The more than 2,000 babies Dr. William Wells has delivered into life in Gibson County over his more than 63 years of practicing medicine here would easily match the combined population of the towns of Patoka and Owensville.
Wells can’t even count the number of patients he’s cared for in his career, but he remembers the early times, when sometimes he saw as many as 74 patients in a day. He’s made hundreds of house calls — and still makes a few, now and then.
He’s retiring next week, concluding probably the longest individual medical career in the county. Deaconess Gibson Hospital hosts a public reception for him at the hospital’s health and education room from 4 p.m. to 6 p.m. Wednesday, Sept. 28.
He’s ending his long career, he said, after realizing that he’s served as long as his uncle Kermit did. Wells said his mother asked him, when he was in fifth grade, what he wanted to pursue as a career. “She said that I told her, ‘Didn’t you know that I want to be a doctor like Uncle Kermit?’ ”
Wells, a native of LaPorte County, came to Princeton more than 63 years ago after completing Indiana University undergraduate and medical school degrees, a residency in Ohio and serving as a flight surgeon in the U.S. Air Force.
His path to Princeton came when he met a local doctor, and after a few letters, agreed to come to town to talk about establishing a practice here. After meeting all the doctors in town, all the pharmacists in town and touring the hospital on State Street, he decided to open his office on State Street.
He worked from that location until joining three other providers in building the medical arts building on North Main Street in 1969.
When Wells came to Princeton, he worked at his office in addition to performing surgeries, anesthesia and working the emergency room and delivery room at the hospital. “Sometimes I’d be up all night working in the hospital,” he said, after working a full day at his office.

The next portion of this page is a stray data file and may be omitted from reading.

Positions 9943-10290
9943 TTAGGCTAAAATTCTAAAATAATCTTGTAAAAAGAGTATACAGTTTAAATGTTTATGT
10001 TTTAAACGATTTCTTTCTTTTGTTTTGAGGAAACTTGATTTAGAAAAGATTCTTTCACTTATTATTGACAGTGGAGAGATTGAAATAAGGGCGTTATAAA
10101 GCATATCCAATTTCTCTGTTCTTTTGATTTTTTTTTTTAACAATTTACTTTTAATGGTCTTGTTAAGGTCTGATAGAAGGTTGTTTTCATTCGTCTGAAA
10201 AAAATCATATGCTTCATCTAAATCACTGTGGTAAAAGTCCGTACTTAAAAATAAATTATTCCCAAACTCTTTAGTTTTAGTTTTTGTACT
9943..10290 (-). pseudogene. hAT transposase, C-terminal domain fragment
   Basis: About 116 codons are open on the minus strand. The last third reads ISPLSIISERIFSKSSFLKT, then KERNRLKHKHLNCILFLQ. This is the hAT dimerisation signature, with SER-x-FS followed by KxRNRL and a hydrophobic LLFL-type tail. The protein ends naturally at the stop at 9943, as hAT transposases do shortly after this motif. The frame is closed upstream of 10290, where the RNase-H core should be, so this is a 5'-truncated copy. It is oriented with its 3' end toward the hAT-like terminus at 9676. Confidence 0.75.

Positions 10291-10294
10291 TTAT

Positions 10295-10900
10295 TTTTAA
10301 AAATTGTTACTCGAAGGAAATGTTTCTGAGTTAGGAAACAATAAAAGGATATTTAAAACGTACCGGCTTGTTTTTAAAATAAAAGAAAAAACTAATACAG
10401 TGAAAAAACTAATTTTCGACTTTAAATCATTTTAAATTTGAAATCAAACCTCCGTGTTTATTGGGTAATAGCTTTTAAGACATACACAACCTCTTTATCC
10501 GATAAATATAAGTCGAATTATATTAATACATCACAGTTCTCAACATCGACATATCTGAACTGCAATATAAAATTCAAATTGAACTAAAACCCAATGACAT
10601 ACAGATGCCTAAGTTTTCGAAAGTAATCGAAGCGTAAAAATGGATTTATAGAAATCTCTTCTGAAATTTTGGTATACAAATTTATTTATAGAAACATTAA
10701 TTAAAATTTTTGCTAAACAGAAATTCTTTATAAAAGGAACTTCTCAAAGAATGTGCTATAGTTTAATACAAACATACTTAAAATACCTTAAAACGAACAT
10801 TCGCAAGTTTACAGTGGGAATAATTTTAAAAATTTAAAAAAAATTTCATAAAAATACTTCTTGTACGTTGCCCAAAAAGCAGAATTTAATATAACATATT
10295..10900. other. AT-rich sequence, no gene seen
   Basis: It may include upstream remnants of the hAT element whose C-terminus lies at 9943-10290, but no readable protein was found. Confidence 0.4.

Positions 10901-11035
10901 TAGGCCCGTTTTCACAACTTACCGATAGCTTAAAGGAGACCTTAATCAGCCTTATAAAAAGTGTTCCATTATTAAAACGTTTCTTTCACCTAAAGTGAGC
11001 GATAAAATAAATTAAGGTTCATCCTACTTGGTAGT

In his career he’s had some life-long patients, sharing the happiness of new life in families and in the sadness of sickness and death.
The tools and technology of his profession have changed drastically. Almost none of the medicines and technology used in his early years are a part of his practice today. “It’s been a continual learning process,” he said, noting that he thinks his medical office had the first computer system in the city years ago — operating on only 40 megabytes. Today’s technology eclipses what he thought was cutting-edge operations at that time.
While his practice required lots of long hours, Wells found time to help raise four children: J.B., Julie, Jennie and James Wells, and taught each of them how to master one of his favorite hobbies: racing sailboats on Kentucky Lake or Lake Michigan. He also earned a pilot’s license and enjoyed flying.
Those hobbies are behind him, and he admits that he’s still working on what he will do when he retires. “We’ll see what happens,” he said of his leisure plans. He might just start with enjoying time visiting friends.
“I love my work. I’m really kind of distressed about saying goodbye,” he said. “I’ve spent the last two or three weeks hugging patients. But I just felt it was probably time.”
Dr. Michael Clark has worked in the North Main Street office with Wells for the past eight or nine years. “He’s been a wonderful colleague,” he said.
Wells said his only “words of wisdom” for new doctors are simple: Keep up with the changes and developments in medicine — and “the patient’s welfare comes first.”
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